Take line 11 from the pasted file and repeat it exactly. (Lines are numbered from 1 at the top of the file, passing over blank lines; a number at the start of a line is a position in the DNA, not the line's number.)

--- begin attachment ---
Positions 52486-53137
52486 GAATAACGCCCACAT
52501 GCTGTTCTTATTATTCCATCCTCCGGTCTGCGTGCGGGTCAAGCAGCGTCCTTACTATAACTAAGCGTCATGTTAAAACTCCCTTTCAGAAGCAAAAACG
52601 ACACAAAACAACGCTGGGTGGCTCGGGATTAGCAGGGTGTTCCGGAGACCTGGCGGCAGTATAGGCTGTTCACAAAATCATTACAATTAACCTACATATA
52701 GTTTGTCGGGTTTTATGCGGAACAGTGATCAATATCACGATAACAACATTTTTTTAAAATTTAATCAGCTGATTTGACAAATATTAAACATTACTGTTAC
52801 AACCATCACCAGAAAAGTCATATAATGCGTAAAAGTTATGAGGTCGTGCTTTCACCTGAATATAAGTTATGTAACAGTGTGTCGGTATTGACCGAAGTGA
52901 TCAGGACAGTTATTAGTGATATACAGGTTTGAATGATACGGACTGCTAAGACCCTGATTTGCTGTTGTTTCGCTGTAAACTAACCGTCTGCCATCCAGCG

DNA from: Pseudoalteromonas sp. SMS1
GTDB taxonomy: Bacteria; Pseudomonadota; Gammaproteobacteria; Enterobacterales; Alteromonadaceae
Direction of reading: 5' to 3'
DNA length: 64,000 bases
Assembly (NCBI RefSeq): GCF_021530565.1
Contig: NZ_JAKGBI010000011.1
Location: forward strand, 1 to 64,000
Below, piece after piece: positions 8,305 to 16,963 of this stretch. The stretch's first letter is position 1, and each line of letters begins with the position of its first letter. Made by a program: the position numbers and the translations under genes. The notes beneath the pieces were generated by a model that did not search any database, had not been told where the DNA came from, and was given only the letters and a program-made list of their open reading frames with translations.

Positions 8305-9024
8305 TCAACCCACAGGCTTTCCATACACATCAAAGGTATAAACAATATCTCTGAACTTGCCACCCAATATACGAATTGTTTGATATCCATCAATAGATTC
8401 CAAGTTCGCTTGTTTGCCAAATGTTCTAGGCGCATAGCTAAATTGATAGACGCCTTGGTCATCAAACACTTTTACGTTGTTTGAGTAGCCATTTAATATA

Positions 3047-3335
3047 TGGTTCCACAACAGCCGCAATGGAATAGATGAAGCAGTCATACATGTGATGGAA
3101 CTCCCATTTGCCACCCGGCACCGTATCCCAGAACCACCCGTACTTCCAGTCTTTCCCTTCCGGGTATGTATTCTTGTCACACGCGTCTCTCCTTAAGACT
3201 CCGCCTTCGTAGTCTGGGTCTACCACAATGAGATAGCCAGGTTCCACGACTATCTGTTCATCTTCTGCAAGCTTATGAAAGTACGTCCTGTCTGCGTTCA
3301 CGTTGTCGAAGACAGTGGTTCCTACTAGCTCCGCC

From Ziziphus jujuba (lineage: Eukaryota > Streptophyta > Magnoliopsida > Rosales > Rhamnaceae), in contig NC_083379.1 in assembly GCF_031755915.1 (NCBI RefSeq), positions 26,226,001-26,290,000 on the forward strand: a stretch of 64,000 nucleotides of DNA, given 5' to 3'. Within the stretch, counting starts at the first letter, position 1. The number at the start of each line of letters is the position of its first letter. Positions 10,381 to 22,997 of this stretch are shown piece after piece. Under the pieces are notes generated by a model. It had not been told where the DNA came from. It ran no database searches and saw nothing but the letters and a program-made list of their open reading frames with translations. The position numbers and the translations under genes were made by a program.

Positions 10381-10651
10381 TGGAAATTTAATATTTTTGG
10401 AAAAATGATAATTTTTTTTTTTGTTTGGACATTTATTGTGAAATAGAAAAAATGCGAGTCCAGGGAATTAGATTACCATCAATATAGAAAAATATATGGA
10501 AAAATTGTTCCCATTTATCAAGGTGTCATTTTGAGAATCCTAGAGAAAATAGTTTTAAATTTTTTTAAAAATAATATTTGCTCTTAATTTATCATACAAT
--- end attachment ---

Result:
DNA length: 64,000 bases